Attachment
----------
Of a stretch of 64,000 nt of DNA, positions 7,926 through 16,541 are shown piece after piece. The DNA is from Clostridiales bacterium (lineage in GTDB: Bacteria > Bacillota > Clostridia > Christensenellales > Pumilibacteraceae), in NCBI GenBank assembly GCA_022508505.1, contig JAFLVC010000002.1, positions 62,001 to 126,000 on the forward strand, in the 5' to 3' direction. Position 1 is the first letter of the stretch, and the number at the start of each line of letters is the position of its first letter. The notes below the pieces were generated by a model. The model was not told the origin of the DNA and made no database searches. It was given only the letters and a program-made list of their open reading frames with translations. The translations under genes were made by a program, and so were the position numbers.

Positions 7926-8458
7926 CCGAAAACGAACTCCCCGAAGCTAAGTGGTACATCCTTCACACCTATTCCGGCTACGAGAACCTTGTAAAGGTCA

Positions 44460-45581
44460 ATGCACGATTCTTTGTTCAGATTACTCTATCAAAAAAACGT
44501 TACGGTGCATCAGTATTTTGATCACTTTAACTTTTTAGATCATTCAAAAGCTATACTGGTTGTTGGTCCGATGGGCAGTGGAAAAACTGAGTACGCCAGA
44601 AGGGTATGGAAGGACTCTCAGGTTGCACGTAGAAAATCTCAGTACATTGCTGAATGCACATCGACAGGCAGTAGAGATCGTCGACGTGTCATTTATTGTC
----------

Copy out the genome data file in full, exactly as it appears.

Of a stretch of 64,000 nt of DNA, positions 7,926 through 16,541 are shown piece after piece. The DNA is from Clostridiales bacterium (lineage in GTDB: Bacteria > Bacillota > Clostridia > Christensenellales > Pumilibacteraceae), in NCBI GenBank assembly GCA_022508505.1, contig JAFLVC010000002.1, positions 62,001 to 126,000 on the forward strand, in the 5' to 3' direction. Position 1 is the first letter of the stretch, and the number at the start of each line of letters is the position of its first letter. The notes below the pieces were generated by a model. The model was not told the origin of the DNA and made no database searches. It was given only the letters and a program-made list of their open reading frames with translations. The translations under genes were made by a program, and so were the position numbers.

Positions 7926-8458
7926 CCGAAAACGAACTCCCCGAAGCTAAGTGGTACATCCTTCACACCTATTCCGGCTACGAGAACCTTGTAAAGGTCA

Positions 44460-45581
44460 ATGCACGATTCTTTGTTCAGATTACTCTATCAAAAAAACGT
44501 TACGGTGCATCAGTATTTTGATCACTTTAACTTTTTAGATCATTCAAAAGCTATACTGGTTGTTGGTCCGATGGGCAGTGGAAAAACTGAGTACGCCAGA
44601 AGGGTATGGAAGGACTCTCAGGTTGCACGTAGAAAATCTCAGTACATTGCTGAATGCACATCGACAGGCAGTAGAGATCGTCGACGTGTCATTTATTGTC